Madrid Cuts Casino Tax by 75% to Secure EuroVegas Madrid Cuts Casino Tax by 75% to Secure EuroVegas
Rafael Robles, Creative Commons Attribution 2.0 License

The Mayor of Madrid Ignacio Gonzalez has announced that the regional gaming tax on bricks and mortar casinos will be reduced from 45% to 10%.

The reduction was demanded by billionaire owner of the Las Vegas Sands Corporation, Sheldon Adelson, as a condition for locating his €15 billion EuroVegas hotel and casino complex in the region.

Madrid has the lowest casino taxes in Spain at 22%-45% of profits; other regions tax up to 60%. The reduction will take effect when and if EuroVegas opens for business.

The development plans for twelve resorts, nine theaters, six casinos, three golf courses, and a sports stadium together with extensive conference facilities. Adelson claims the project will create over a quarter of a million jobs.

Spanish online players should not see this as opening the doors to reductions in the online gaming taxes. Gonzalez’ concession to Adelson is a direct result of the desperation to secure the billions of dollars of investment, future tax revenues, and jobs in a region with over 25% unemployment and huge regional government debts.

Precedents for establishing separate legal and tax treatment of massive investment projects go back to the Seville Expo in 1992. Gonzalez justified treating the EuroVegas project in the same way: “EuroVegas is not a hotel … it is a comprehensive project and we need a comprehensive framework to deal with a development of this type.”

The move has caused concern in the other 16 autonomous regions because the Madrid casinos will have a substantial price advantage. There is a concern that the other regions will effectively be subsidising Madrid’s revenues as both gamblers and taxes shift to the capital.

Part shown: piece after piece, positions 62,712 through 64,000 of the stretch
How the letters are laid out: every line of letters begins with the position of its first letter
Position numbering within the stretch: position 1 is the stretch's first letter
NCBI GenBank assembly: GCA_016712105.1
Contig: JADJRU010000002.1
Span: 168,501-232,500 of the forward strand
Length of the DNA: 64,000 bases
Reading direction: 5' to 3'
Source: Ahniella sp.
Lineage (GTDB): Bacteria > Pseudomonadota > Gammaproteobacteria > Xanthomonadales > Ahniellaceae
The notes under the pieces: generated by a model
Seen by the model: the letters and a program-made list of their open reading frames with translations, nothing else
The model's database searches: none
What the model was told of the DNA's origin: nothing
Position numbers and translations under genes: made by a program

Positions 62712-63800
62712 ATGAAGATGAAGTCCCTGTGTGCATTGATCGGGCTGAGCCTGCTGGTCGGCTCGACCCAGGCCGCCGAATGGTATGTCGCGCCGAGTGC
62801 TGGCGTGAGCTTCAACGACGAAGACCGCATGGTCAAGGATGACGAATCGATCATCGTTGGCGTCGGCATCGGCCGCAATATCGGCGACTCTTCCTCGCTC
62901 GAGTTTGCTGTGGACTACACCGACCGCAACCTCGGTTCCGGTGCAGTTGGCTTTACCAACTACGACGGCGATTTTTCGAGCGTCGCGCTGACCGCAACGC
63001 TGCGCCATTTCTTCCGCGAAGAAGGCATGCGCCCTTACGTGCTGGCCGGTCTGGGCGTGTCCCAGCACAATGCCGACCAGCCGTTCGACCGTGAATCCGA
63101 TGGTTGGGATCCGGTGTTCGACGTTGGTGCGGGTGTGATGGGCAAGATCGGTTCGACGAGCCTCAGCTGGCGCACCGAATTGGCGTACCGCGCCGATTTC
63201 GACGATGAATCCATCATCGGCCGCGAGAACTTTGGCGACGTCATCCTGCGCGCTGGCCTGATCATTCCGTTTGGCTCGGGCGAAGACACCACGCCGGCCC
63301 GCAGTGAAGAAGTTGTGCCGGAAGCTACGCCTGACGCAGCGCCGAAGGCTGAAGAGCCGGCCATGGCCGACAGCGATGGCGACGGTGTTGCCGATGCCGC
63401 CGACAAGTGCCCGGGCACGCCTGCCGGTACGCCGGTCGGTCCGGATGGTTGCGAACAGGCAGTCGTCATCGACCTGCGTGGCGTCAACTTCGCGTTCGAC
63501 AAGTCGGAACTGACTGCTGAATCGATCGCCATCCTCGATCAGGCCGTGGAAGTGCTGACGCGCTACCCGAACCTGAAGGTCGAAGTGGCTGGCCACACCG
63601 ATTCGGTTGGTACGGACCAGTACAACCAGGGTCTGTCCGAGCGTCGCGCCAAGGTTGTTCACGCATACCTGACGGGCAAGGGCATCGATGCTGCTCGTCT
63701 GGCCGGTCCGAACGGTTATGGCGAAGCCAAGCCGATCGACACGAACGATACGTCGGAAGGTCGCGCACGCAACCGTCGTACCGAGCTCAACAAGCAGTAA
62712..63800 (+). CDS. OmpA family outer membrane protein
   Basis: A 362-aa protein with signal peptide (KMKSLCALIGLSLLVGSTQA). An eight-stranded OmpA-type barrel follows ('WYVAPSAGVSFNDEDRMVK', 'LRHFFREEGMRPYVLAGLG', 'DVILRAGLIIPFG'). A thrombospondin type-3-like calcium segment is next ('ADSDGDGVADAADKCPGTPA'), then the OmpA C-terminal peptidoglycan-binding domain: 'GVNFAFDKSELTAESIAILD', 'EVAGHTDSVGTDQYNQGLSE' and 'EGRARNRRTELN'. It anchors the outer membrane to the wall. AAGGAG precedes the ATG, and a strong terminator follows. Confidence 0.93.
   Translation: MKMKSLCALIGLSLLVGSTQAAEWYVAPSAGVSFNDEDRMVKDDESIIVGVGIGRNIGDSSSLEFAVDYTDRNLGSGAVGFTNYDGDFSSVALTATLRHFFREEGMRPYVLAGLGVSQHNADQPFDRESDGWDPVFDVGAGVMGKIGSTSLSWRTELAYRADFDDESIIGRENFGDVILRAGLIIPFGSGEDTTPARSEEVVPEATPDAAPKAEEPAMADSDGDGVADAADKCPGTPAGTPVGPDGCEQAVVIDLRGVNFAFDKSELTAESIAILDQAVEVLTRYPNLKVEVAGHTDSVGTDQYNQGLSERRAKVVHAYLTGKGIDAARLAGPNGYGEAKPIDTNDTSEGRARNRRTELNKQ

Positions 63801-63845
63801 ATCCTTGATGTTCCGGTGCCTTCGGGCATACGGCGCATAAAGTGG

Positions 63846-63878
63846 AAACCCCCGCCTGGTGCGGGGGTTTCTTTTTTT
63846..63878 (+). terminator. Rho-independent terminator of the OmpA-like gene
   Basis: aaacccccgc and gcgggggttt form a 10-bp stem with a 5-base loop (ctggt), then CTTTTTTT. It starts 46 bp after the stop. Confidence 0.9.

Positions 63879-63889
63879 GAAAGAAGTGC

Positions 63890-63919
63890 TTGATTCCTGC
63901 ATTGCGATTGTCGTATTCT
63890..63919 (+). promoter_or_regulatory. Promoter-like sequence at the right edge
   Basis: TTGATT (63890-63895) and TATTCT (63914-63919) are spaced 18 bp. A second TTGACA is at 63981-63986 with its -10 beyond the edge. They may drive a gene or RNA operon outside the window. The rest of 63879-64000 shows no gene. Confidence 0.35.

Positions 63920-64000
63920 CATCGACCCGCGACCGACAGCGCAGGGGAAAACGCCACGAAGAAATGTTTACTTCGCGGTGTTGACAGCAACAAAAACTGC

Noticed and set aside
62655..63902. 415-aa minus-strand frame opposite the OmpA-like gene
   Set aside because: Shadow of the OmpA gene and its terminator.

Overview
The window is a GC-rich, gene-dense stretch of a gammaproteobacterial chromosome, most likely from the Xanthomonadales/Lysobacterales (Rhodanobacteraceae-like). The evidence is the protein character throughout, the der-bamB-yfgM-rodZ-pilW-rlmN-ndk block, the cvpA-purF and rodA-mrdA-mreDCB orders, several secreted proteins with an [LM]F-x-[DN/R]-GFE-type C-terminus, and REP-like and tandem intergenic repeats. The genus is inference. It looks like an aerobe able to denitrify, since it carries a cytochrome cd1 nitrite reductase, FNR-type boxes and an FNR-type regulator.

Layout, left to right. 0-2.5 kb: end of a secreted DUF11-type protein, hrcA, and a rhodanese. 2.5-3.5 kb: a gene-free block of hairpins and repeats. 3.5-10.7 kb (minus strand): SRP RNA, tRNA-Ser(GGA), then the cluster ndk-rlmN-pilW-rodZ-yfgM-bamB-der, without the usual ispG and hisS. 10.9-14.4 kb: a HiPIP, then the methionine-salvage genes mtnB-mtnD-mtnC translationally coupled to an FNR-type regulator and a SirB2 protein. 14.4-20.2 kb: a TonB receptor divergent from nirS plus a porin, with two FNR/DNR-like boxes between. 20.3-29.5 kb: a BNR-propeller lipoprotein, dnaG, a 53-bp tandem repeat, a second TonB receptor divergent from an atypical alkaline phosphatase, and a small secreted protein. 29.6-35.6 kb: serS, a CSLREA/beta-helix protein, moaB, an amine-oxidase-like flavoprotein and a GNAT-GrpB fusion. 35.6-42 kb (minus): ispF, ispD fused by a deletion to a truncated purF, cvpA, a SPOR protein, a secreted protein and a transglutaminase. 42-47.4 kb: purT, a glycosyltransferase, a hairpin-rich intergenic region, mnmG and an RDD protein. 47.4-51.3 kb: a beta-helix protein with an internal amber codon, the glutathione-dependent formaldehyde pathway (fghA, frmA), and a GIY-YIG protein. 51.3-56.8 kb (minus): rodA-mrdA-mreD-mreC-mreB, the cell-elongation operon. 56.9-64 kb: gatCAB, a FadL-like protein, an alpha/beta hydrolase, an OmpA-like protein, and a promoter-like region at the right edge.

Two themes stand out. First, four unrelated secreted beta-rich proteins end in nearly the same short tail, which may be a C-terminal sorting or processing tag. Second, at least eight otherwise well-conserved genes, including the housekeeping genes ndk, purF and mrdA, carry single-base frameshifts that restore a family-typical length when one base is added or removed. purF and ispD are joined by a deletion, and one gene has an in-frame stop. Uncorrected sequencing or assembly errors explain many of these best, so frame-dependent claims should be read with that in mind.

There is still a huge amount of public opposition to the project, which is also seeking special deals to get around restrictive Spanish labor laws and to lift the ban on smoking in public places.

National and Regional Spanish governments have shown themselves perfectly capable of standing up to massive anti-austerity protests in the current debt crisis. The political will is there to brush off these objections. The smoking issue is likely to prove a thornier topic to solve.

Following the smoking ban introduced in 2011, casino revenues fell by between 15% and 18% according to the Spanish Casino Association. In seeking to attract gamblers from the EU and surrounding countries, a relaxation of the smoking ban is seen as essential. In this region: “Gamblers are smokers,” as one analyst put it.

Taxes in Las Vegas are between 6% and 8%, so Adelson will accept that 10% is commercially viable. Ignacio Gonzalez has made an important first step but he admits himself that the smoking issue is not within his competence but depends on the support of the Ministry of Health.

Work is due to start in early 2013 but the fantasy of EuroVegas remains insubstantial until the central government makes the additional concessions demanded by the billionaire investor.